I find this combination of what I would call ‘conflicting interests’ very refreshing.
None of us are able to achieve success without some help along the way. Is there a particular person who you are grateful towards who helped get you to where you are?
I do owe everything to my fellow colleagues and friends in our production company Ferdi Film. We have been pushing each other from the beginning and worked hard to be able to create this space where ideas and creativity can flourish. And I am particularly grateful to my
writing partner Daniel Schwarz for what has been eight years of amazing collaboration. I am looking forward to what we will be able to create in the future.
Can you please give us your favorite «Life Lesson Quote» Can you share how that was relevant to you in your life?
I am not particularly a fan of life lesson quotes, haha. But I do like a certain quote on alpinism (one of my hobbies) that I think applies to all aspects of life, including film making. It’s from the norwegian writer and philosopher Peter Wessel Zapffe. He says: “Alpinism is meaningless, like life itself. Therefore it’s magic can never die.”
As you can guess I am not religious in any way, and I do not believe there is an overall meaning or purpose. But in now way do I think that is a bummer. On the contrary, that is what I think makes the world so interesting. There is so much more to discover, and you have to create that magic on your own.
I am very interested in diversity in the entertainment industry. Can you share three reasons with our readers about why you think it’s important to have diversity represented in film and television? How can that potentially affect our culture?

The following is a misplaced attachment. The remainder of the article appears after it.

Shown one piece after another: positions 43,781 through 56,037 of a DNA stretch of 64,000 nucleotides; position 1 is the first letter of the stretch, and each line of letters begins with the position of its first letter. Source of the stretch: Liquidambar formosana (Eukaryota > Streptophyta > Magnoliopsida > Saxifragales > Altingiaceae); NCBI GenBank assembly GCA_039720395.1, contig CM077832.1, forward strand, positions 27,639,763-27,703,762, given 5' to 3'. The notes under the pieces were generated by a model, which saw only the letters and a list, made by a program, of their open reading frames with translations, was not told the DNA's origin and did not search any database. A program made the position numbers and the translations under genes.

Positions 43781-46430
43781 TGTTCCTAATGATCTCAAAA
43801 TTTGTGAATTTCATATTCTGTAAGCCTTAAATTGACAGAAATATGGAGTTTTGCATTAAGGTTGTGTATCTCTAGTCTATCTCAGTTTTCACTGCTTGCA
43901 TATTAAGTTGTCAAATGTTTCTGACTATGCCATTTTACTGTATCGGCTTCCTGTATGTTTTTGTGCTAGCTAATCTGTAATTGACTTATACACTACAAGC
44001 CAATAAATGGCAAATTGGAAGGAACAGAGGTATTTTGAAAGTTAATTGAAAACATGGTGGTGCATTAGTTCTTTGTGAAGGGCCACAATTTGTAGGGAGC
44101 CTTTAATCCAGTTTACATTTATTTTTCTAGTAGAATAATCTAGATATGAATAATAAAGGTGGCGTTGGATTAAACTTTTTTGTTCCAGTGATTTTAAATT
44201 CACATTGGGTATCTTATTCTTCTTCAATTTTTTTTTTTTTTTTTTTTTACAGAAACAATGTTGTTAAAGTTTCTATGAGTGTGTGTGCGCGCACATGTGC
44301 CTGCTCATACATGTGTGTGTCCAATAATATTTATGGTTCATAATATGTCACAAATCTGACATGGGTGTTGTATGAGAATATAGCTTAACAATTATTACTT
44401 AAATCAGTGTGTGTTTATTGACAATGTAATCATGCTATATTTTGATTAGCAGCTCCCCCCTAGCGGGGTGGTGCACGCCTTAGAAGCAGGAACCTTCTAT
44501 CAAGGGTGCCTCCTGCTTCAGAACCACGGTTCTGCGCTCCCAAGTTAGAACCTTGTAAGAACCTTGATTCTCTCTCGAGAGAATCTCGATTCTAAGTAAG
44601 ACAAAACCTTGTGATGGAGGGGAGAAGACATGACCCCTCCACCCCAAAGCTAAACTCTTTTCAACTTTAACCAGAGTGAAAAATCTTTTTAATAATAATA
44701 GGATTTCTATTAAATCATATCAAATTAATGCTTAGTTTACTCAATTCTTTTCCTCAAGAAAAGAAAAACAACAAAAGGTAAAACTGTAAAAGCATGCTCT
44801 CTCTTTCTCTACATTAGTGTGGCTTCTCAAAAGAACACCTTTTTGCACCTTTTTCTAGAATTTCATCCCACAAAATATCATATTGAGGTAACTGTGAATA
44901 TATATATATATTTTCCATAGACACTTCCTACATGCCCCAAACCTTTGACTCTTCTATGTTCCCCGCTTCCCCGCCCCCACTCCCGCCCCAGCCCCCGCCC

The first reason I would say is role models. Every young kid watching film and TV is comparing themselves to the heroes or villains they see on the screen. If they only see a certain type of person, that looks a certain way in certain types of characters, they would think that “I can’t be like that, or I shouldn’t be like that”. It’s the same with sports for instance. Every time someone breaks into a sport at the highest level, you suddenly experience a huge amount of recruiting in that country or from the nationality the athlete represents.
The second thing is if we get to see more people of different colors and backgrounds, more actors will see that there is a bigger potential for them getting on screen. That will boost the recruitment which in turn will lead to higher competition which gives higher levels of performances from a wider range of actors.
The third reason is that it is healthy for everyone to be exposed to people of different colors and backgrounds on a daily basis. It changes your mind from thinking so much about “us and them” to seeing everybody as humans. But I do think there is huge potential for doing better. One of the best things I see is when people are cast in a role not because they are supposed to represent a certain group of people, but merely because they are there to represent a character. I really like the trend we are seeing that more people of color are casted in periodic dramas, a genre you could say was reserved for the white because of our history. But it really doesn’t have to be, because what it really is about, is characters, not skin color.